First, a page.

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Air Canada Ordered To Provide Nut-Free Zone 643

JamJam writes "Air Canada has been told to create a special 'buffer zone' on flights for people who are allergic to nuts. The Canadian Transportation Agency has ruled that passengers who have nut allergies should be considered disabled and accommodated by the airline. Air Canada has a month to come up with an appropriate section of seats where passengers with nut allergies would be seated. The ruling involved a complaint from Sophia Huyer, who has a severe nut allergy and travels frequently. Ms. Huyer once spent 40 minutes in the washroom during a flight while snacks were being served."

Comment Re:Where have I heard this before... (Score 1) 123

HTML doesn't offer sufficient control over layout. Subsequent to HTML 1.0 a sequence of band-aids (like css) have been designed to address the problem, at the cost of more and more complexity. Often publishers just want to specify the layout, not open it up to complex negotiation with the client.

Silly mistake you made there, IE[3-6] doesn't offer sufficient control over layout.

Comment Re:Kindle's energy conscious display (Score 1) 123

They could add native PDF support in an update for us Gen 1 owners too, but haven't, so don't hold your breath :(

People thought they weren't going to add native PDF for the K2 either, and that happened with the new 2.3 release that just came out. I'm not saying it'll happen for the gen1, but people were thinking it wouldn't happen for the k2 either...

Comment Re:InfoBunker (Score 1) 87

Meh. In the war of the mission statements, Iron Mountain wins.

Infobunker: InfoBunker is committed to providing our clients with the most secure, robust and flexible data storage environment attainable while maintaining affordability and delivering the utmost in customer service.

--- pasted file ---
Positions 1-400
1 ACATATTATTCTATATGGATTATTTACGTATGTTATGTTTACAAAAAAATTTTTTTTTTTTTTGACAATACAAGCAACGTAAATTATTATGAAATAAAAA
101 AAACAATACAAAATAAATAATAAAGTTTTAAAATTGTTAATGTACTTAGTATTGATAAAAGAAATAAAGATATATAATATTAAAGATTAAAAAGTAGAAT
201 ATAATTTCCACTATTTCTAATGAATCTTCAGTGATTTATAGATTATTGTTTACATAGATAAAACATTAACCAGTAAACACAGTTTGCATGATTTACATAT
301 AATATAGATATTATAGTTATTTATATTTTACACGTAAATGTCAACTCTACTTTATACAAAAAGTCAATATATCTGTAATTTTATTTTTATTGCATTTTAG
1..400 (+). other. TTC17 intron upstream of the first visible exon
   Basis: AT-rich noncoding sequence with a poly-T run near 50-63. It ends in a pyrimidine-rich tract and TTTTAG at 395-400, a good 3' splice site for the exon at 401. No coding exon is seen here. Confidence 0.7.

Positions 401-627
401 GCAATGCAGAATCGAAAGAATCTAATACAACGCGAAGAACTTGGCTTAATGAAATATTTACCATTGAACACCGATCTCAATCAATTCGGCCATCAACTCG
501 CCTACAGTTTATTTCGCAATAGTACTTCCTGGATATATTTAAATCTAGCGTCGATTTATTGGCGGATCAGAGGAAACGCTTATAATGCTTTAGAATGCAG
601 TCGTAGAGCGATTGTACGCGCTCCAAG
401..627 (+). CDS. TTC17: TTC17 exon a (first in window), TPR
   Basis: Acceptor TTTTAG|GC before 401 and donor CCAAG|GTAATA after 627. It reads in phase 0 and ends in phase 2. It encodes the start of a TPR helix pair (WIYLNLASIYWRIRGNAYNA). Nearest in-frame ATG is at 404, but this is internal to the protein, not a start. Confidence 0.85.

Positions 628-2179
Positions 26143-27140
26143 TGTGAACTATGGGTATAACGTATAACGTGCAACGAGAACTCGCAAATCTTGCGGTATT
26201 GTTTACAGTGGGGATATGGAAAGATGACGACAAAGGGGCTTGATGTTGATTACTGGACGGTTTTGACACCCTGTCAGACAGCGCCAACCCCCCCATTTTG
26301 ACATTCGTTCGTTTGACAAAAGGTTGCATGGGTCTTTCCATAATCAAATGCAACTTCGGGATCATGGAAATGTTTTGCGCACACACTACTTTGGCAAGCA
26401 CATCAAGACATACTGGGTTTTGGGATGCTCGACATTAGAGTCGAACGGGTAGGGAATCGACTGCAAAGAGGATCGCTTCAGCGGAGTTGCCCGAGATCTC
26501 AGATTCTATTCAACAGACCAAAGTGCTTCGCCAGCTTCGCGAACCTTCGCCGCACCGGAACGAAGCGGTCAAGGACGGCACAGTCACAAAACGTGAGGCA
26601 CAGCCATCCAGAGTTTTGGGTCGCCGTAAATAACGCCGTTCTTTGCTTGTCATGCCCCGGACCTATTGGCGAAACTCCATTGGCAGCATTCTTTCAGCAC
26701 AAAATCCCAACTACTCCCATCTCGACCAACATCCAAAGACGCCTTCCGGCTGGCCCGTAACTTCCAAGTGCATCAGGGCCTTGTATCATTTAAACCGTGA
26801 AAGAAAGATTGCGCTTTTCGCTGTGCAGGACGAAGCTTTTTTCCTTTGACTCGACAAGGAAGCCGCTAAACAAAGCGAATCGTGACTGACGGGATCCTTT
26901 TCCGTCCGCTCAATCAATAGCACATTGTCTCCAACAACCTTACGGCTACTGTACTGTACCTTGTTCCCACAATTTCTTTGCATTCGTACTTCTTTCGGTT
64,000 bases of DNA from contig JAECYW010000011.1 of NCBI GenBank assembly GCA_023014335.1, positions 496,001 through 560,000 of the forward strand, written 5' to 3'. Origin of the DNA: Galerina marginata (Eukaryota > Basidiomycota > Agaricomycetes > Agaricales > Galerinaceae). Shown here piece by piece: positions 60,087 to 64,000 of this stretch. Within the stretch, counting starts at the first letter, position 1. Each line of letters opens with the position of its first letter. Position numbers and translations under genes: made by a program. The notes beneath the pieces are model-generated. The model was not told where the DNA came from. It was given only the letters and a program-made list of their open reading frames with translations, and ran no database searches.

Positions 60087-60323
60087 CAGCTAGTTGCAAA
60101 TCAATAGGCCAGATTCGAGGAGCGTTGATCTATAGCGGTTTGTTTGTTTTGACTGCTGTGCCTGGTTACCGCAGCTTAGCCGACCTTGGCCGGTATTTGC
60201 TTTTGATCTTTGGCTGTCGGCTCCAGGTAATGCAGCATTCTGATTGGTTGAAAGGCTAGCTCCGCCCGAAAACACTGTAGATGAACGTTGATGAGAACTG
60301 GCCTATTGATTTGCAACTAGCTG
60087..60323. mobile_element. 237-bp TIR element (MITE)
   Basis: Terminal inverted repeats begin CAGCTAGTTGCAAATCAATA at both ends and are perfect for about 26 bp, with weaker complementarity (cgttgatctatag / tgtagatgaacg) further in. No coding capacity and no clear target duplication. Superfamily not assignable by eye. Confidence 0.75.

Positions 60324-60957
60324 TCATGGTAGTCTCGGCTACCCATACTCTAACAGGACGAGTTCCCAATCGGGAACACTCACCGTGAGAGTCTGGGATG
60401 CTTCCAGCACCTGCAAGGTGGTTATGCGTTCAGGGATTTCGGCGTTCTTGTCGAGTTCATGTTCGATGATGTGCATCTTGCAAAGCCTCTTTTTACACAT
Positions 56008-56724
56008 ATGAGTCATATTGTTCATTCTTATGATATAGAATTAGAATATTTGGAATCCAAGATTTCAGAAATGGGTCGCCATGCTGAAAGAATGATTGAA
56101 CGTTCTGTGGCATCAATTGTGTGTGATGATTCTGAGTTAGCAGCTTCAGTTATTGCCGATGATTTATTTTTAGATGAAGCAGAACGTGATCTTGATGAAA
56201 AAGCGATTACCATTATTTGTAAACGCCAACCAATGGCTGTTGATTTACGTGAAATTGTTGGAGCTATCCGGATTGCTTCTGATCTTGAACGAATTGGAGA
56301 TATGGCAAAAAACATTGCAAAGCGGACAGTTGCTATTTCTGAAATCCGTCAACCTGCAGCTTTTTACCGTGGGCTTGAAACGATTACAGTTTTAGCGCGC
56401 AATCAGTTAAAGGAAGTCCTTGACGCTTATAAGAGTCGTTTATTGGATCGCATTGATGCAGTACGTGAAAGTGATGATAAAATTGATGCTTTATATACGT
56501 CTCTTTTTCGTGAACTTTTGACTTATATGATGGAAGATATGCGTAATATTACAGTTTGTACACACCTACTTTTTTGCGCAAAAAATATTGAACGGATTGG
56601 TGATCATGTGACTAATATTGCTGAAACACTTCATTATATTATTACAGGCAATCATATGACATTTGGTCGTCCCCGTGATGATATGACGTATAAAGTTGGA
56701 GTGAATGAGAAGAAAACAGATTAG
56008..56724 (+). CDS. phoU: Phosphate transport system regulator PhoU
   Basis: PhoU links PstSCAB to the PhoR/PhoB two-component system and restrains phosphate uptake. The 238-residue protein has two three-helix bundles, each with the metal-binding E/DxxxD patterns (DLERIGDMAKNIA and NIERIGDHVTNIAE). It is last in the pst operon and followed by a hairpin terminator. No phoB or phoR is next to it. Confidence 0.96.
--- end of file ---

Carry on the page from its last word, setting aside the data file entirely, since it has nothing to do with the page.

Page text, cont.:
Iron Mountain: Helping businesses solve information management challenges.

I mean seriously, did the infobunker folks run the Buzzword Mission Statement generator when coming up with that, or are their marketing execs truly that... um, talented?

Comment Re:Moore's Law Extended? (Score 5, Insightful) 96

The devil is in the details. The "Active" region is only 1 atom wide, but the gate is still "10s of nanometers" Last I checked, the gate was still part of a transistor. We're currently mass producing with critical dimensions at 34 nanometers where I work. Granted, this is sweet, knowing that a transistor's active region can be that small. Still, the limit will really be placed on reproducibility. I mean, placing a single phos atom in the middle of a silicon chip at just the right location? That kind of technology being moved into the semiconductor industry for mass reproduction and economies of scale is still a long ways out and I personally think Moore's law will lose steam before then.

Comment Re:buy compatible cartridges (Score 1) 970

For what its worth, I did some research and purchased one of these recently. One of the things I heard about these brother printers is that the toner is detected by a light sensor in the toner cartridge. If you cover up the "window" in the toner cartridge after the printer tells you the toner is out, you will actually get to use all of the toner until you start mis-printing. From what I understand you can get hundreds more pages out of a toner cartridge this way.

And currently these are marked down for sub-$100 at amazon.com for anyone who is interested.

Comment Public defenders almost always do this. (Score 3, Informative) 1127

"Matt is pleading guilty on the advice of his public defender in hopes of getting a three and a half year sentence."

In other words, he doesn't have the money to actually fight this.

... where by "he" you mean the PD himself.

Look, public defenders almost *always* encourage their clients to settle, because their compensation structure incentivizes them that way. PDs barely make ends meet, and they get compensated by the number of cases they take on, with very little marginal compensation for taking a case to trial. So they wind up taking on 50, 100 cases at a time. The faster they can get rid of you, the faster they can take on another case.

Notice that the merits of your case didn't appear in the above reasoning chain.

Of course if the client insists on going to trial, the PD is legally obliged to do so--but how many criminal defendants know enough AND have the cojones to argue with their lawyer when their liberty is at stake?

The PD compensation system is b0rkd, and innocent people are in jail because of it.

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